Gas prices to spike to seven-year high this week - Toronto Sun

Analyst Dan McTeague says GTA gas prices to top June 2014's high of $143.9 ... and could crack $1.50 by November

Author of the article:

Bryan Passifiume

Publishing date:

Oct 05, 2021  •  17 hours ago  •  2 minute read  •  110 Comments

Filling up at the gas pumps along Kingston Rd,in Toronto. Filling up at the gas pumps along Kingston Rd,in Toronto. Photo by Veronica Henri /Postmedia Network files

And so begins the winter of our discontent.

That’s what’s in analyst Dan McTeague’s crystal ball as gas prices soar to their highest point  since 2014 — with 142.9 cents per litre expected at the pumps by Wednesday.

“It’s that old proverbial ‘perfect storm,’ but much of it is deliberate,” he said.

“There’s nothing stopping these prices from pushing to $1.50 per litre in the next few weeks.”

Tuesday proved a volatile day for the energy markets with natural gas prices spiking nearly 15% in anticipation of the winter heating season, McTeague said.

The last time gas prices were this high, McTeague said, was on June 21, 2014 when a litre of regular unleaded sold for 143.9.

“At that time, oil was trading for $109 per barrel,” he said, referring to West Texas Intermediate (WTI) — the benchmark used to establish Canadian gas prices.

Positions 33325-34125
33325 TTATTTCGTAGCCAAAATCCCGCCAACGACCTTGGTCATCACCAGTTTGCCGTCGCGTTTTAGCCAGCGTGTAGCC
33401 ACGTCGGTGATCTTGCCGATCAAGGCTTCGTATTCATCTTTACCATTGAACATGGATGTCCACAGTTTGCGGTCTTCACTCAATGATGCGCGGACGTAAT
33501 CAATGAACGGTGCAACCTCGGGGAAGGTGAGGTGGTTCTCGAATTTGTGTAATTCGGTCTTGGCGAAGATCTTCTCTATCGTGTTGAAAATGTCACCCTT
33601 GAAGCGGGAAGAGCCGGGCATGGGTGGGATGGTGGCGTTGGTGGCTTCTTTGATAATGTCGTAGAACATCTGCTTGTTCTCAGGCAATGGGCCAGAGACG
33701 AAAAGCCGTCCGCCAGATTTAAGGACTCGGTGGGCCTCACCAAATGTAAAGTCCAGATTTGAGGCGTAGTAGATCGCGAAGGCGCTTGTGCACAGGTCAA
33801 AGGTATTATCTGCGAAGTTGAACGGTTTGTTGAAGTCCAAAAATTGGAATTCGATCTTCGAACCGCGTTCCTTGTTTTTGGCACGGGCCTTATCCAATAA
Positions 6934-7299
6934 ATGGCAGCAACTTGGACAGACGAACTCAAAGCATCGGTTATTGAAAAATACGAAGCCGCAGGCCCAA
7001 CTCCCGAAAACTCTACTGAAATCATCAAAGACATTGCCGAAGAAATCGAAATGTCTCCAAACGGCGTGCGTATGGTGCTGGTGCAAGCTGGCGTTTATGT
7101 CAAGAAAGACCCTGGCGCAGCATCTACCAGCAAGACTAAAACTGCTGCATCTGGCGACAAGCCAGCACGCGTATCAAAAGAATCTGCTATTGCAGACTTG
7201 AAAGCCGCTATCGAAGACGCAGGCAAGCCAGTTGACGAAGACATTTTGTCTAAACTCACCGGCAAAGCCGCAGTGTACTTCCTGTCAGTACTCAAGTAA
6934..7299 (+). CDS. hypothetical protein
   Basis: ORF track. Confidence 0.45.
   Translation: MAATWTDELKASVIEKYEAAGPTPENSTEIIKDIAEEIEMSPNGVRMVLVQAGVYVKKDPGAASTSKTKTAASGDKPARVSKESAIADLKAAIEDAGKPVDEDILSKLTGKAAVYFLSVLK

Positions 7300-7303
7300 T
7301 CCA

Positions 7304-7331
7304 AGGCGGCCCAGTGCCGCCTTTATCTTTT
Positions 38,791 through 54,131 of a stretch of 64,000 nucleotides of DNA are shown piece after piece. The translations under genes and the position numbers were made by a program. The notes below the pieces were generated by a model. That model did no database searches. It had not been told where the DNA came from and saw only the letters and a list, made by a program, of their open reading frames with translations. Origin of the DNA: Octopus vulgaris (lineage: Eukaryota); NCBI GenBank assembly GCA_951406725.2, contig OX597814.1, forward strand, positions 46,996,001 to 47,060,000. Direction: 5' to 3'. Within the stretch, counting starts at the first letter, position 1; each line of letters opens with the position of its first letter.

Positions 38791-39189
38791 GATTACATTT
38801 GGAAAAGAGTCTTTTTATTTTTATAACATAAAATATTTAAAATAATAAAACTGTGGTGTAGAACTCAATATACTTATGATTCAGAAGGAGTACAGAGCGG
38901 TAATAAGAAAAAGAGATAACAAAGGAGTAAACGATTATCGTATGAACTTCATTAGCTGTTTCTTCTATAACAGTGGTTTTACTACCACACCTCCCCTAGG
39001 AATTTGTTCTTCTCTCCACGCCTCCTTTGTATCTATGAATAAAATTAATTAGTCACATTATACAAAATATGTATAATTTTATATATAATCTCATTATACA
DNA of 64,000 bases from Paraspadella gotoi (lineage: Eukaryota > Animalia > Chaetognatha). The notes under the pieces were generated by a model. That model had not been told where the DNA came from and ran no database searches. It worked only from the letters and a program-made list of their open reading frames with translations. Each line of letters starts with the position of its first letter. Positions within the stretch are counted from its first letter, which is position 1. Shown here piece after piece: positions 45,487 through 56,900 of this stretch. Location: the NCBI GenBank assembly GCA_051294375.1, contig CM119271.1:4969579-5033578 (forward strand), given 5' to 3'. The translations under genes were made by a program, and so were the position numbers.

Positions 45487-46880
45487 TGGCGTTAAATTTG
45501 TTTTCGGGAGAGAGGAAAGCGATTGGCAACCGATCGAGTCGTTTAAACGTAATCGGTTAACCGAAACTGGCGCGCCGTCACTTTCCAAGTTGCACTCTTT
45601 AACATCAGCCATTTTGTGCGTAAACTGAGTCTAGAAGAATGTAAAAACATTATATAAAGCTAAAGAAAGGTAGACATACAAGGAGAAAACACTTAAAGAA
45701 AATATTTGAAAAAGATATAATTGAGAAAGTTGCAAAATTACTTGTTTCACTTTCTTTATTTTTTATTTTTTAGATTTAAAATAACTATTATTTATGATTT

“It’s now, it’s just $79.80, so the question is how come?”

That, he said, is largely due to taxes, not to mention the weak Canadian dollar.

“It’s only 125 pennies to buy a U.S. dollar,” he said. “When we last saw these prices, the Canadian dollar was more like $1.10.

“We’re not selling enough oil, and the oil that we are selling is shut in, thanks to pipeline blockages.”

These factors will mean gas prices are headed in an uncomfortably upward trajectory.

And with portents on energy futures eyeing WTI’s return to $100 per barrel, prices could be on the rise well into 2022.

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But what does $100-per-barrel oil mean for Canadian gas prices?

“Given the weakness of the Canadian dollar, and because we block pipelines in this country as policy, that would add almost immediately 22 to 23 cents per litre,” McTeague said.

That doesn’t just translate to bigger pain at the pumps, but also higher transportation costs across all sectors passed on to consumers.

“You can fool around with gasoline and say ‘hey, it’s for big fat cats that want to drive around in their vehicles,’ but what do you about with diesel for transit, or natural gas to keep the economy humming along?” he said.

[email protected] On Twitter: @bryanpassifiume

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